Brown spots on gardenias are one of the hardest things for a gardener to deal with out of all the problems they can have.
There are several reasons their leaves have these ugly spots, which I’ll talk about today.
The bacterial and fungal leaf spot diseases Rhizoctonia and Cercospora are common culprits in developing brown spots on gardenia leaves.
Cut off diseased branches, spray with a fungicide, and make sure your plant has adequate water and ventilation.
Low soil acidity, pests, iron chlorosis, and too much fertilizer can also cause brown leaf spots.
- What Portions of The Plant Are Infected?
- Why Are There Spots on My Gardenia Leaves?
-  Low Soil Acidity Levels
-  Rhizoctonia Leaf Infection
-  Bacterial Leaf Spot
-  Cercospora Leaf Spot
-  Phytophthora Root Rot
- How to Prevent Brown Spots on Gardenia
What Portions of The Plant Are Infected?
- Leaves: Older leaves and those closest to the ground are particularly prone to brown spots. Typically, brown spots on leaves are caused by a leaf spot disease caused by fungi or bacteria.
- Flowers & Buds: Brown spots can spread quickly; eventually, they may cover all of your gardenia’s blossoms and buds in discoloration. Sometimes these spots join together to form larger brown areas that spread to the stems. Bugs like bud mites that cause brown spots on gardenias to like to eat the flowers.
- Stems: If the brown spots result from a soil-based problem, like fungus gnats, root rot, or an incorrect soil pH, the branches may be affected as the rotting spreads upward from the roots. The base of the stem is where softening, decay, and browning of outer tissue first appear.
- Roots: Brown spots may be caused by root rot, poor drainage, overwatering, excess fertilizer, poor water quality, or other issues that affect roots. If you look closer, you might notice some mushy, brown, or black, slimy roots that have a sour or putrid odor.
Why Are There Spots on My Gardenia Leaves?
 Low Soil Acidity Levels
Gardenias are acid-loving bloomers, meaning they’ll struggle and show signs of distress on alkaline soil but thrive in the slightly acidic range of 5.0 to 6.0.
Soil pH above 7.0 prevents gardenias from efficiently absorbing vital nutrients like iron. This will cause severe iron deficiency in your plant, manifesting as iron chlorosis. (Source)
Iron deficiency can be easily identified by the telltale symptoms of brown spots on the plant’s foliage.
Remember that chlorophyll, the green pigment responsible for the evergreen appearance of gardenia leaves, is produced only when the iron is present.
It’s also essential in photosynthesis, which helps to facilitate.
Yellowing or bluish-green foliage is another sign of iron deficiency caused by low soil acidity.
This condition is called chlorosis, defined by the loss of green pigmentation.
Young plants are not uncommon to completely lose their green coloration, leaving only the veins and the tissue along the edges.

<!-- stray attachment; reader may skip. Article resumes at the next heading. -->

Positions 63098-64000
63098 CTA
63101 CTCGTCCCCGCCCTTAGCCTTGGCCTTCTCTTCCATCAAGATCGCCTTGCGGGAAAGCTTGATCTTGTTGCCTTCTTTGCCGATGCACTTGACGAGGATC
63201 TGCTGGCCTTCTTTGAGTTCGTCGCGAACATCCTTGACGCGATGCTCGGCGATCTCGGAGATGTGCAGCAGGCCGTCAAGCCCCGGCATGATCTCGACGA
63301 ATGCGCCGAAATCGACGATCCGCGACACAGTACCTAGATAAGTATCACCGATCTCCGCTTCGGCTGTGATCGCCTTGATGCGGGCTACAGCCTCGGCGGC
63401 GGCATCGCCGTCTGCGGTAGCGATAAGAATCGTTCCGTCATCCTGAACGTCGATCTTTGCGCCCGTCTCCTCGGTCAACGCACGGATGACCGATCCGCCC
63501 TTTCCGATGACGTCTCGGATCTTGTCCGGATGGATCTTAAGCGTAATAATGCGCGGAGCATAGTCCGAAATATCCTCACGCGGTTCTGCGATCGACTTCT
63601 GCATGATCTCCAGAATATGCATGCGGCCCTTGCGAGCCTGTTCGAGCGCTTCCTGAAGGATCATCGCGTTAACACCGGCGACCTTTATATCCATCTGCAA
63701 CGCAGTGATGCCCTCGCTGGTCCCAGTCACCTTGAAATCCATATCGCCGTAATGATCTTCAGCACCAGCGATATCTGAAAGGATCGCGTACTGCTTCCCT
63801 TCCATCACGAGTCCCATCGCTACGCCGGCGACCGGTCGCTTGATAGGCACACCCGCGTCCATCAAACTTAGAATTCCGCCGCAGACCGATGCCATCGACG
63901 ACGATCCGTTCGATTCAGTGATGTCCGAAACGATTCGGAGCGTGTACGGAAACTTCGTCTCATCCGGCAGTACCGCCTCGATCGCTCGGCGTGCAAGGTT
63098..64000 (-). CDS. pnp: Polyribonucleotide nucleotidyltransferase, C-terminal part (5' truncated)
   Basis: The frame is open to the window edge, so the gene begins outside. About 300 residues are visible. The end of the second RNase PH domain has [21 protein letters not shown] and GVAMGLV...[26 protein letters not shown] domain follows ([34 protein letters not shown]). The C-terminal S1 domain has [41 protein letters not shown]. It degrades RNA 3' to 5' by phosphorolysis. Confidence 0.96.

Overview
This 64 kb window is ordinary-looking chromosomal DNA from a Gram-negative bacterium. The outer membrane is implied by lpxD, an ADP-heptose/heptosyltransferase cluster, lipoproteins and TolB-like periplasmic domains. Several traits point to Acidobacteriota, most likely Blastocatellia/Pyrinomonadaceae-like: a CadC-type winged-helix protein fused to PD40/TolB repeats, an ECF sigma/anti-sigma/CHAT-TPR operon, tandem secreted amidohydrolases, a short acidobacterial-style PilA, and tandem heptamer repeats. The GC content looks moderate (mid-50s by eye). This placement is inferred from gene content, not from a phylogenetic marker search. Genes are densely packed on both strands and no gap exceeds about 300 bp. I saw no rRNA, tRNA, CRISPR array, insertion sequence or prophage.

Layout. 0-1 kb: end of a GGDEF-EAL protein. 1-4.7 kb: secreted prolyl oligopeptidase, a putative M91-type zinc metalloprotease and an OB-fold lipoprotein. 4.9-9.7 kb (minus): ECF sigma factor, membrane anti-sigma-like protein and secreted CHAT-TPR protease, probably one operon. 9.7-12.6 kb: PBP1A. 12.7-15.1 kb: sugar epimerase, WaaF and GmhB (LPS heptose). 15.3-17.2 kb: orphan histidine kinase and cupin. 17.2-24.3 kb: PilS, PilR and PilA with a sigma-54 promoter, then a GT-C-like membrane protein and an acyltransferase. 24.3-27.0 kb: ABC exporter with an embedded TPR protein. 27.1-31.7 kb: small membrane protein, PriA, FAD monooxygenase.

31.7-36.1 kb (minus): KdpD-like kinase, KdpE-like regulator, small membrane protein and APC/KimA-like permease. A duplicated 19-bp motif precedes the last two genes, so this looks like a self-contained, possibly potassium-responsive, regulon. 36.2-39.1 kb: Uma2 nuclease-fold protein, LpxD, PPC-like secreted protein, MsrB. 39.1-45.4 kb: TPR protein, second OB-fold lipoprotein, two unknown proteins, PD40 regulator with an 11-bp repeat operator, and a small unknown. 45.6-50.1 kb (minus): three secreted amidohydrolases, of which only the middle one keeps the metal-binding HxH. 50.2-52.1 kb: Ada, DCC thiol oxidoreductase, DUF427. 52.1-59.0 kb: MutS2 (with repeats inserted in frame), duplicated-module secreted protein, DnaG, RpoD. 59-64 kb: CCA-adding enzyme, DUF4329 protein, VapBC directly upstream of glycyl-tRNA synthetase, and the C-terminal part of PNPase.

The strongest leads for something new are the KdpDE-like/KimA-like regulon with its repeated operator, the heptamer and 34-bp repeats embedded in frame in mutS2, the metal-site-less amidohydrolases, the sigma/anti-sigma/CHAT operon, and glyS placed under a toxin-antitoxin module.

In some cases, older leaves may only turn yellow at the edges. As a result, the growth of the entire gardenia plant will be stunted.
You must first test the pH of your soil. A good soil pH test kit is cheap and a must-have in your gardening toolbox (Check the latest price on Amazon here).
Before you plant or pot your gardenia, check the soil pH to ensure it falls between 5.0 and 6.0.
Then, mix some aluminum sulfate, peat moss, organic compost, or conifer bark chips into a fresh potting mix before you plant or pot your gardenia.
However, there are several ways to adjust the soil’s acidity if iron deficiency is the problem:
- Mulch your gardenia with a layer of organic compost or mulch two to three inches thick. This will ensure that the roots are not disturbed.
- Feed your gardenia a fertilizer explicitly designed for acid-loving houseplants (Check the latest price on Amazon here). Use only once, at the start of the spring and summer seasons. It is best to follow the label instructions for strength and feeding amount.
- You can also fertilize your plant with fish emulsion or blood meal.
- As a last resort, use chelated iron to acidify your gardenia soil. Only apply once a year. Follow the manufacturer’s instructions as you would with any fertilizer.
 Rhizoctonia Leaf Infection
Rhizoctonia Leaf Infection is a fungal leaf spot disease that causes unsightly brown lesions on the foliage of your gardenia.
The pathogen responsible for the fungal infection is usually Rhizoctonia solani, but other Rhizoctonia fungi can also cause it.
Prolonged leaf wetness caused by water splashing, overhead irrigation, and overwatering favors the fungal disease.
In addition, excess humidity and poor air circulation around your gardenia (due to overcrowding) may aggravate the situation.
Warm temperatures of 70-90°F (12-32 °C), especially when combined with continuous leaf wetness, promote the spread of the fungal infection.
Symptoms of Rhizoctonia Leaf Infection
Spots of dark tan to reddish brown appear on the leaves as an early indicator. They can reach a diameter of a quarter of an inch and are roughly circular with zones.
If your gardenia is poorly aerated and overwatered, the disease will likely strike the oldest and lowest leaves first and then spread upward.
These brown spots may grow and join together to form larger ones. Whole leaves may become discolored and die off if the disease progresses.
Root rot can also be caused by the Rhizoctonia fungus, which is worth noting. Brown leaf spots are just one of many visible symptoms of fungal rot disease.
Symptoms of Rhizoctonia root rot in gardenias include widespread leaf yellowing, wilting, and browning.
In addition, Overwatering, improper drainage, and waterlogged soil frequently amplify the fungal disease. As a result, the affected roots will be dark brown or black in color and soft, smelly, and slimy.
Control and Management of Rhizoctonia Leaf Disease
To prevent the spread of Rhizoctonia leaf spot disease, any infected houseplants must be placed in quarantine.
If your gardenia has any infected leaves or other parts, please remove and dispose of them immediately. After each use, disinfect the knife with bleach or rubbing alcohol.
When you plant or move your gardenias, use a sterile potting mix.
Fungicide sprays and biological microorganisms like the bacillus bacterium can help eliminate or prevent Rhizoctonia fungus. Good cultural and preventative practices, such as: